In fact, the recent high-resolution crystal structure of a Cx26 channel indicates that each hemichannel is a toroid, approx. 30 Å wider at the cytoplasmic lipid boundary than at the extracellular lipid boundary [88]. This form would impose positive curvature stress to the bilayer, unless PE or other non-bilayer lipids were closely associated with the channel in the cytoplasmic leaflet, or lysolipids in the extracellular leaflet.

Hydrophobic mismatch and bilayer deformation energy

The PE-dependent effects on lateral bilayer stress described above are a special case of a more global aspect of membrane-protein energetics. Lateral bilayer stress can be induced and influenced by a variety of factors. Any reagent that partitions into a membrane and does not have a cylindrical shape or does not penetrate completely through the bilayer can affect the lateral stress via effects on intrinsic membrane curvature (the same parameter affected by PE). Of particular interest for connexin channels is the possibility of hydrophobic mismatch between the connexin channel and bilayer thickness, here suggested by the biphasic effect of cholesterol.

Hydrophobic mismatch interacts with the intrinsic membrane curvature to generate an energy that impinges on the channel, the 'bilayer deformation energy'. Consequently, membrane proteins can have optimal activity at specific average acyl chain lengths. Modeling shows that the effects arising from hydrophobic mismatch alone can account for biphasic relations between bilayer thickness and membrane protein activity [107, 128].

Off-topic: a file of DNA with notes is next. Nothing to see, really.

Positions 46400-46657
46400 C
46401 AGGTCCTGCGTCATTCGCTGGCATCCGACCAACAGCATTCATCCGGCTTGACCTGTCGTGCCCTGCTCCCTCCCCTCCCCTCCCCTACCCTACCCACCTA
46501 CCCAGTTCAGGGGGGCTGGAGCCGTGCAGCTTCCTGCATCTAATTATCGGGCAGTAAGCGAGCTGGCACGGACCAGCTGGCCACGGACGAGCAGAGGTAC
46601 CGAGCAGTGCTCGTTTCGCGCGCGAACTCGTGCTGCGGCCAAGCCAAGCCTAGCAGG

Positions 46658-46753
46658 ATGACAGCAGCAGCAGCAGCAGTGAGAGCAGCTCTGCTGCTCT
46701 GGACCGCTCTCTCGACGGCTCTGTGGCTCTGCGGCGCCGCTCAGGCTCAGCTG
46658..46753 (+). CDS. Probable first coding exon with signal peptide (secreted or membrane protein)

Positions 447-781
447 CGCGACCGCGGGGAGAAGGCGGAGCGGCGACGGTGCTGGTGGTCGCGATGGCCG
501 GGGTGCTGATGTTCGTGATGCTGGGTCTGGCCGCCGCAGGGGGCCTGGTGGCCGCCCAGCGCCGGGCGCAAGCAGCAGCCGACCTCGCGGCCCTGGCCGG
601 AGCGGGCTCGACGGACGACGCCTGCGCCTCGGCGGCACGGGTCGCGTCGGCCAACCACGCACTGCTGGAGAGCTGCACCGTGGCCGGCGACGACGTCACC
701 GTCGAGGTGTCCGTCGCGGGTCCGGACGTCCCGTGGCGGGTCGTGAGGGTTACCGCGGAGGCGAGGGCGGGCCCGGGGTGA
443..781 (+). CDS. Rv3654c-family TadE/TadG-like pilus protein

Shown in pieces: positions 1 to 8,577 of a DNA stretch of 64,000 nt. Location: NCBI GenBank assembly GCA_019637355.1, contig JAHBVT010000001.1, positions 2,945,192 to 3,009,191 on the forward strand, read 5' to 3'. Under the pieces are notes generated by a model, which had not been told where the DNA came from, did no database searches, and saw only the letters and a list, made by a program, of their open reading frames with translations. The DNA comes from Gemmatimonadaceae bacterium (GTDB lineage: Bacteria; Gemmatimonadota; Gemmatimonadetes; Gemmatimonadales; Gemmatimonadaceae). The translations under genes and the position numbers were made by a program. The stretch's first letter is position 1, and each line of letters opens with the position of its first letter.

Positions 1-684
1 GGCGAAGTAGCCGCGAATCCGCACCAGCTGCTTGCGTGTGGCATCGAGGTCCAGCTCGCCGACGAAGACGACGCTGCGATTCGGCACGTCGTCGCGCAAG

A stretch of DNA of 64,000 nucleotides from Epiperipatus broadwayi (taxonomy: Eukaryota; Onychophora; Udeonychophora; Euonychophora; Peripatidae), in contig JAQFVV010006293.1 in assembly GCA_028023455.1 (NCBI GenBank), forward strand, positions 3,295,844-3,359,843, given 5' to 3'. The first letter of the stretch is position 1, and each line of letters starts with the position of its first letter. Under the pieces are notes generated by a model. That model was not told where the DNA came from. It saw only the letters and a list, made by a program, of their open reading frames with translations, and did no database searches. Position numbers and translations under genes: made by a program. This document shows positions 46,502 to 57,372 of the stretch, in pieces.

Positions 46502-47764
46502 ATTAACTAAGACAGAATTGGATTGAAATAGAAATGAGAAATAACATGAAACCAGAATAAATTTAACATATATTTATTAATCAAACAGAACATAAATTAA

The precise delimitations of the transmembrane helices of connexins remain uncertain; unlike many membrane proteins, the connexin amino acid sequence does not have a conspicuous clustering of aromatic residues at the boundaries between exposure to lipid headgroups and acyl tail [129, 130]. However, the recent crystal structure of Cx26 suggests membrane boundaries of the transmembrane helices and a membrane thickness of approx. 38 Å [88]. The two external helices (TM3 and TM4) form the channel boundary with membrane lipid, and are exposed to lipid for almost all of their lengths that are within the membrane. These helices are tilted relative to each other and to the plane of the membrane. The crystal structure shows intraprotomer contacts between these two helices.